Telling stories through a "QR Code" SFMOMA Young Curator Members: Mitchie Zeng, Meitiing Li, Vicky Yu, Jiaqian Luo, Ken Li

Exhibition Purpose

After visiting SFMOMA and doing research on different artworks and the artists behind it, we want to create an exhibition that can tell his-story, her-story, our-story, and most importantly the people’s-story. We will select artworks from different SFMOMA collections. The artworks we selected are mostly documentary photographs from different times and different places. The events captured on these photographs reflect what people at the time felt and suffered in their lives. The re-curation of the original artwork will help explain how these events narrate our “stories” and shape today’s society. This exhibition will also be a new space for visitors to learn more detail about the artwork with a new method of using QR codes. Furthermore, the purpose of this exhibition is to use our current technology to unite with artwork of the past.

3-D Model
“Refugees in tent city” by Arnold Genthe

This photograph was taken in 1906 during San Francisco Earthquake. The main purpose of Arnold Genthe to record this kind of the photographs was to “see the results of the earthquake, the beginning of the fire and the attitude of the people”. This photograph printed by silver gelatin. From our visual view, we could see there were some tents elders, men, women children and some clothes were hanging on the rope. The place they lived was rough, and the people were emotionless in the photograph. It was black and white which form a historical and more real to the audiences. This picture took a one point angle shot. From left the right and the color contrast, the photograph had shown the poor conditions of the camps that people lived during 1906’s earthquake.This photograph was one of the representations of the 1906 historical event.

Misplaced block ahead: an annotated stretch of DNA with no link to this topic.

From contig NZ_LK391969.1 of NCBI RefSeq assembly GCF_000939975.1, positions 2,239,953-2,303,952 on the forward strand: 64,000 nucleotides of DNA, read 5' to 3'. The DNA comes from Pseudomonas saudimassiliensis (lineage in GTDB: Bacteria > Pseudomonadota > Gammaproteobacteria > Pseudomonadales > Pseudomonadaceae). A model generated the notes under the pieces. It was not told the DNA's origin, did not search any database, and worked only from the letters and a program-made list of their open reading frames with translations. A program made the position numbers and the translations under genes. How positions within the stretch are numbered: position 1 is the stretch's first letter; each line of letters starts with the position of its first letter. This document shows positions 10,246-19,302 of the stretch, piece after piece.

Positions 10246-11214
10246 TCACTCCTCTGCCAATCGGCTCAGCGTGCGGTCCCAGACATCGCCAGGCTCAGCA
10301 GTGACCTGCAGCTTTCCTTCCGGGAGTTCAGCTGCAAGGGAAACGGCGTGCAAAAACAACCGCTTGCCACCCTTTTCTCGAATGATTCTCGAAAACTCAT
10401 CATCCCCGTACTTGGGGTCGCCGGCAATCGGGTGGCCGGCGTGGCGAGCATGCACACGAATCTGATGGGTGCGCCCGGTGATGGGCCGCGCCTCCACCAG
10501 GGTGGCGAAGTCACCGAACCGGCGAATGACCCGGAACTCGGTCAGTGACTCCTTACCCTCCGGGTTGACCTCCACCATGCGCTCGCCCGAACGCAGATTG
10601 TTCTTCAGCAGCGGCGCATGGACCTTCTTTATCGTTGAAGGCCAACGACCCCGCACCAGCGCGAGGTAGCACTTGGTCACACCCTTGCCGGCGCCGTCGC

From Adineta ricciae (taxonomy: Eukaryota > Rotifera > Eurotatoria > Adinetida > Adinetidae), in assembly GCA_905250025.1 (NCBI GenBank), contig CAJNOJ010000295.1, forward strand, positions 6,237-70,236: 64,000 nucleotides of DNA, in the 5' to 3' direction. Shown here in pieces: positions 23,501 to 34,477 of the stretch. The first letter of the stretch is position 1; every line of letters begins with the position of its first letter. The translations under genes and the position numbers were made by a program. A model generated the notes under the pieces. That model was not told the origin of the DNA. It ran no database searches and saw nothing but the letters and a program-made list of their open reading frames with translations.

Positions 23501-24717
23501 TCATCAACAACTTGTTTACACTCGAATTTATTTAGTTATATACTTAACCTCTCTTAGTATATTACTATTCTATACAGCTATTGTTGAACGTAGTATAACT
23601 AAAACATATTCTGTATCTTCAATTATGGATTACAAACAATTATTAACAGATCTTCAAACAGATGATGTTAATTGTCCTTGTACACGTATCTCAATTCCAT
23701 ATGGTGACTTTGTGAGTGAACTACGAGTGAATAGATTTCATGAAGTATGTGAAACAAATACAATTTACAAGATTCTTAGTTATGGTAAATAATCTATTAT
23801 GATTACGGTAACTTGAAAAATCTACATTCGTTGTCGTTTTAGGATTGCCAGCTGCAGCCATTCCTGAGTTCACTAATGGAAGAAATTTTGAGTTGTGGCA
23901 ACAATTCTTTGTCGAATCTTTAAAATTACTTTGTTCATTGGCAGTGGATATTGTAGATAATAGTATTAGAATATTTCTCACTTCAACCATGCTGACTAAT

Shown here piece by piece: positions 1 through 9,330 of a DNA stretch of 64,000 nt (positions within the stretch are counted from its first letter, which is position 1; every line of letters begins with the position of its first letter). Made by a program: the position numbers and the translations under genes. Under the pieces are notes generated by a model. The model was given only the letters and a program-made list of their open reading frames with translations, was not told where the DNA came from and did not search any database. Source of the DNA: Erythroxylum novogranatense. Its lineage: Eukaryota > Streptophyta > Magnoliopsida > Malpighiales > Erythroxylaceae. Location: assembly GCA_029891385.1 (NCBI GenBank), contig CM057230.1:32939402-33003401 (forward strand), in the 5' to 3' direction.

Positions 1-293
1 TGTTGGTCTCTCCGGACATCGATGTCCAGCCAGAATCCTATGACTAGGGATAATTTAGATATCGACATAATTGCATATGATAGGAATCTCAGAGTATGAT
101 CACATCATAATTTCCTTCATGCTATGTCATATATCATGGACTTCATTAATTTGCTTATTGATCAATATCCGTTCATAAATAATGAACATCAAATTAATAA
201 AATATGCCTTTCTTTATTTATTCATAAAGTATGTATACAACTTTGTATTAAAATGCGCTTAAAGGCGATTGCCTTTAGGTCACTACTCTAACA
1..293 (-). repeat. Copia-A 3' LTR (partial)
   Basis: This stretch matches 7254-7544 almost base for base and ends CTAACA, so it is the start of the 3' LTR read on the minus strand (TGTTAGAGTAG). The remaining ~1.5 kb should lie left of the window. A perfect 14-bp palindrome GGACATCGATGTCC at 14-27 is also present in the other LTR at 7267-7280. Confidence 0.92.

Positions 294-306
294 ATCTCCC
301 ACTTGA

Research By Yingying Yu

This untitled photograph was taken by Arnold Genthe. He was a famous photographer during the early 90s. This photograph printed by glass lantern slide. From our visual view, we can see the earthquake caused heavy damage to the buildings, demolished nearby cars and scattered body parts across the streets. The condition of the place was ruined. It made people feel kind of lonely and sad since there was no one in the street. The photograph was black and white which form a historical and more real to the audiences. This picture took a one point angle shot. From the color contrast, the photograph had given a deep impression on the audiences.

Research By Yingying Yu

Crash of the Hindenburg by Murray Becker

This art piece on the top is from the artist Murray Becker. The art piece is called Crash of the Hindenburg and she created this piece of art in 1937. The idea of the art piece was to shows us the Crash of the Hindenburg and it is captured with a camera which it showed us this piece of art that actually happened in our history. His picture was being portrayed as in many terms like disasters, death, destruction, aircraft, fire, explosions, and an accident. Also, this picture was about the incident of Crash of the Hindenburg in Germany and this aircraft was called the Airship LZ 129 Hindenburg. What happened was the Aircraft tries to evade from the Mooring Mast, but unfortunately the body part of the LZ 129 Hindenburg got caught and the incident happened.

Research By Ken Li

Tiananmen Square, Beijing by Mr. Leong Sze Tsung

Mr. Leong took this picture in 2002. The picture was created from China, in Beijing. The connection to our historical conditions is definitely connected to the history from this picture. If you ask teenagers or even anyone in China about Tiananmen Square. Without any doubt, they could make the connection to the history. Because the incident of Tiananmen Square affected basically every single person in China which refer to June Fourth Incident (六四事件) and 89 Democracy Movement (八九民运). The protest was led by college students and their goal was a government without corruption, democratic reforms, freedom of speech and freedom of media. Unfortunately, the government stopped the protest by sending military with rifles and tanks to get rid of those people who were blocking of the military’s advance. According to and estimated by the Chinese Red Cross there were nearly 2,600 civilians and 50 soldier or policemen passed away from this Massacre.